Sister Irene died at age 95 on Aug. 17, 2017. The SKC urges readers to take a moment to view the books written by Mr. Ellsberg, the links of which are included above.  Coverage will appear in the April 7 SKC.

 

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 Call to Continuing Conversion and Rite of Election 2019

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March 24, 2019

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   The Dead Sea Scrolls series

 

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Nigerian priest shares harrowing story of being kidnapped

Issele-Uku, Nigeria, Jun 12, 2017 / 03:04 am (CNA/EWTN News).- It was supposed to be a quiet retreat weekend last April for Fr. Sam Okwuidegbe, a Nigerian Jesuit priest and director of a local spirituality center.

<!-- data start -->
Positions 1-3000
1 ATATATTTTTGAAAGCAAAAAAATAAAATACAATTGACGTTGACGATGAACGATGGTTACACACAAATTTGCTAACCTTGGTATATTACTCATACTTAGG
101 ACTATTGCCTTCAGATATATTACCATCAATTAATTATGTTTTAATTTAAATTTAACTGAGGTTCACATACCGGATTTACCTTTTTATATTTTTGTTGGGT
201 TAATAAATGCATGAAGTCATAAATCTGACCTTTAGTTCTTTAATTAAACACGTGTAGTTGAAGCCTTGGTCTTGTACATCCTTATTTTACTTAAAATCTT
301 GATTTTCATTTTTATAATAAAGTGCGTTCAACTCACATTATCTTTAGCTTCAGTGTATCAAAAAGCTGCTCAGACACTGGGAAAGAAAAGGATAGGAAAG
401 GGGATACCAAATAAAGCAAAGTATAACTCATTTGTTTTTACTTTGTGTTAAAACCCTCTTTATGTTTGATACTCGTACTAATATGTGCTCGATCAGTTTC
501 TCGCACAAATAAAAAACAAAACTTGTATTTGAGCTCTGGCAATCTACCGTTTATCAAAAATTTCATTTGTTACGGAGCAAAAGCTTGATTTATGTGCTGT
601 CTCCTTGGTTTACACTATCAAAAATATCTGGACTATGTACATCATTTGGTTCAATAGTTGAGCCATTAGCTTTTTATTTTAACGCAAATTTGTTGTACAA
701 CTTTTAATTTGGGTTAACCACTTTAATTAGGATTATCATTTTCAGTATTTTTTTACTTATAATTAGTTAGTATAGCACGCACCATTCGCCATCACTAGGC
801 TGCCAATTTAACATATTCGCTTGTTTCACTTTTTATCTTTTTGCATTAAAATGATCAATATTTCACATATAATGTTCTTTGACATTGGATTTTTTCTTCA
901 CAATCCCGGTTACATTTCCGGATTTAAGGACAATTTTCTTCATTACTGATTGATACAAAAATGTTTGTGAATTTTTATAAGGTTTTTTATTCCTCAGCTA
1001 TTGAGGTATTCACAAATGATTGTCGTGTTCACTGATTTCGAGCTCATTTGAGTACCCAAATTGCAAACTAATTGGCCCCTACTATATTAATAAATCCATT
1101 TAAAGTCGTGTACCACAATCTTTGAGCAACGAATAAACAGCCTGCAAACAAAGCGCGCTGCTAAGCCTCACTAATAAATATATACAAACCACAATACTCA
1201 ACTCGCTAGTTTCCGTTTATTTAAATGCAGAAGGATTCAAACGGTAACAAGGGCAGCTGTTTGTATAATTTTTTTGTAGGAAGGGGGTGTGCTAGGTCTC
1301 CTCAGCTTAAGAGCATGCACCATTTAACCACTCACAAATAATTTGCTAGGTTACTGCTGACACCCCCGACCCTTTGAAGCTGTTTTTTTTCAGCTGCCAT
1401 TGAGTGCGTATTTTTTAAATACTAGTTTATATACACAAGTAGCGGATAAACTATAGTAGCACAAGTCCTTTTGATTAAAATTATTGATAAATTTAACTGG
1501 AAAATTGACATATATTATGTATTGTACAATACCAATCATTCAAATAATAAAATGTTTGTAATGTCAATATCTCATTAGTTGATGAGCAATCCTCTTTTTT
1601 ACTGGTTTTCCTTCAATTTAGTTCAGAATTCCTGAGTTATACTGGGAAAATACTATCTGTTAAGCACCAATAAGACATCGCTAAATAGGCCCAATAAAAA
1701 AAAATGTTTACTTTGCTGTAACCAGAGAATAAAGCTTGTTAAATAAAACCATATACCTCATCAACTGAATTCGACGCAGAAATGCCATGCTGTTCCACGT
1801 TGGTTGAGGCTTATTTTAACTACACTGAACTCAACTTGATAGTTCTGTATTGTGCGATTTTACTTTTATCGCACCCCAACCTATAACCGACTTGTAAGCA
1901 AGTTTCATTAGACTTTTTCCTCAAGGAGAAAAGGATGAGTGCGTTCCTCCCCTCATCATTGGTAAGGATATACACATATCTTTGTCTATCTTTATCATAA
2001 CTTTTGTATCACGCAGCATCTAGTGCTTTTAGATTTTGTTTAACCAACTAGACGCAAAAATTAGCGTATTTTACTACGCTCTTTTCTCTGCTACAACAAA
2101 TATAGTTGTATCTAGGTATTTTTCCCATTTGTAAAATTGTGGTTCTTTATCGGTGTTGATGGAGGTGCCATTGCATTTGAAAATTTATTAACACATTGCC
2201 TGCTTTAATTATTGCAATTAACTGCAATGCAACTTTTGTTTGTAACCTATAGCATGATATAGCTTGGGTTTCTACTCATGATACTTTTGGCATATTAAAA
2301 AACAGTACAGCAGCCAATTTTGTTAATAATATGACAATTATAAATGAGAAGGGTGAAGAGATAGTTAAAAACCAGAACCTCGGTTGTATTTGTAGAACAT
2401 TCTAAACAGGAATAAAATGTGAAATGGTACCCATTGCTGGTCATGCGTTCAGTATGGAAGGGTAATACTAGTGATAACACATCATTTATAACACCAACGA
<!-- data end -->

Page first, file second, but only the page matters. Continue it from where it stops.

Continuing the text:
Before he left, he chatted with his new provincial, Fr. Chuks Afiawari, who joked with Fr. Sam: “Make sure where you are going they don't kidnap you."

“We laughed about it,” Fr. Sam recalled.

Little did the priests know that the joke would be an unfortunate foreshadowing of what was to come. In a testimony posted on the website of the Jesuit Superiors of Africa and Madagascar, Fr. Sam recalled how his faith carried him through a traumatic and harrowing experience of kidnapping.

On his way to the retreat, which was to be in Onitsha, in the state of Anambra, Fr. Sam took a familiar, seemingly safe highway on which he had traveled many times.

That’s why he was so surprised when he heard gunshots.

“On glancing back I saw all the vehicles behind me stopping, and trying to reverse … that's when it hit me that there was something dangerous ahead of me,” he recalled.